As an example of the changing attitudes I would cite one item of our inspection. We had to scrutinize the slip bundles (all vouchers including paid cheques of a particular day stitched together) on a random basis. In the initial days I used to select invariably some slip bundles for the month of January in a year. I was sure to get many cheques with one year old dates, which I would list out for rectification as stale cheques. This happens because every year people keep writing the previous year by force of habit for some time (one would write 01.01.2008 for 01.01.2009 in the cheques).
My observations were causing lot of problems to the branches as they had to contact the individual depositors and get the corrections done by them. After sometime I got fed up myself with this long list. I also thought that no useful purpose would be served by getting such rectifications done. I simply stopped selecting bundles for the month of January!
One of the important areas of inspection used to be the checking of stock declared by the borrowers under their open cash credit accounts in their monthly statements. In Bombay one had to visit godowns in far away locations like Vapi, Kalyan, Thane and places around the Bombay Port (bonded warehouses). Only senior officers used to inspect the cash credit accounts, which always formed a major chunk of our bank advances. I accompanied our team-leader Rao on a few occasions to observe how he was conducting such verifications. It definitely required some special skills. I had to develop the same over a period of time.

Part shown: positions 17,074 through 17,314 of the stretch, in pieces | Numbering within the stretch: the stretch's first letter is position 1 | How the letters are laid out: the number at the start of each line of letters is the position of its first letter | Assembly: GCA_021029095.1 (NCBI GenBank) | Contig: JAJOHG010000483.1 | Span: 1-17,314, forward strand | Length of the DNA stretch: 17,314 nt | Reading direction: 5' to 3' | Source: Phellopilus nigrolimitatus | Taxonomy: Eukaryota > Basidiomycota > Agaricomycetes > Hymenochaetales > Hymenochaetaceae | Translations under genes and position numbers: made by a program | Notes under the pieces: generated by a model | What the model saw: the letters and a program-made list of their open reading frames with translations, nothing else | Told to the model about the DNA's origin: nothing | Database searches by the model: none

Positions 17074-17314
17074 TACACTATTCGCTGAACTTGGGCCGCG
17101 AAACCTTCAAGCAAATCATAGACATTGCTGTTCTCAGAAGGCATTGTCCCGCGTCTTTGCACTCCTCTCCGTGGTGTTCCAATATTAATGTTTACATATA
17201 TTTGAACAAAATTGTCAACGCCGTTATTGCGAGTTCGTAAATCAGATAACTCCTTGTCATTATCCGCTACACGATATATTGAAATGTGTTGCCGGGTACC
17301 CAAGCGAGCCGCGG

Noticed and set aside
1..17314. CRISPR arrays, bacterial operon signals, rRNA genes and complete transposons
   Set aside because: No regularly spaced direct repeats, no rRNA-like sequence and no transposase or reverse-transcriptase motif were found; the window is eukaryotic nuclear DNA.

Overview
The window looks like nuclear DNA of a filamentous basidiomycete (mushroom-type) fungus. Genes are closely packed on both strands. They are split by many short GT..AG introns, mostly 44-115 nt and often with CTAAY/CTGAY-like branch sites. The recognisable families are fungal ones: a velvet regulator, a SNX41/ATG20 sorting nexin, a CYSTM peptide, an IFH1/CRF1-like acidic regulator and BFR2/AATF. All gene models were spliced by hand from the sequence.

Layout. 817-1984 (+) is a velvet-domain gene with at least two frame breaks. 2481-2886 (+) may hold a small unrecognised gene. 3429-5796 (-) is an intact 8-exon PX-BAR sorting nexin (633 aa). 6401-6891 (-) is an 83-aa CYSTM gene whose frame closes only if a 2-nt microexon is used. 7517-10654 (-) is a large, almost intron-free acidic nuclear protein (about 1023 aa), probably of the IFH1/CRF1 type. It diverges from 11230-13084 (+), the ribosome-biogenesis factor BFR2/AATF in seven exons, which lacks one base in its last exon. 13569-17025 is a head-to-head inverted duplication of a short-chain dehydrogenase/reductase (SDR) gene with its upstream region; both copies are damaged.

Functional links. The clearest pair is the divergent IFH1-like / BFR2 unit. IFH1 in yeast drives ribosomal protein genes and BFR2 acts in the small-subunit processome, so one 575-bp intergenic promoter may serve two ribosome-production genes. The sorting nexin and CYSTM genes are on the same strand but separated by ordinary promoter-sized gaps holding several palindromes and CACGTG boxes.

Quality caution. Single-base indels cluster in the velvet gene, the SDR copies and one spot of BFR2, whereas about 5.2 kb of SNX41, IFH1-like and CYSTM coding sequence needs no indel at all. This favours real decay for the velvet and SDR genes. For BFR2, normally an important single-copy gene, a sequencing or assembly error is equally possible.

Our team completed the inspection of Girgaum branch in the month of July. My next assignment was at our Andheri-West branch. As it was comparatively a smaller branch, only two officers were required. Again Mr. Rao came with me as my team leader. The location was quite convenient to me as Andheri was the second station from Santacruz after Vile Parle. The branch was also located close to the station. I was no more new to the inspection department! I went there with my vast (!) experience at the Girgaum branch. My body language was entirely different! I had come a long way from my non-descript village in the interior Malnad region of Karnataka.
------- (To be continued)-------
A V Krishnamurthy
10th May, 2009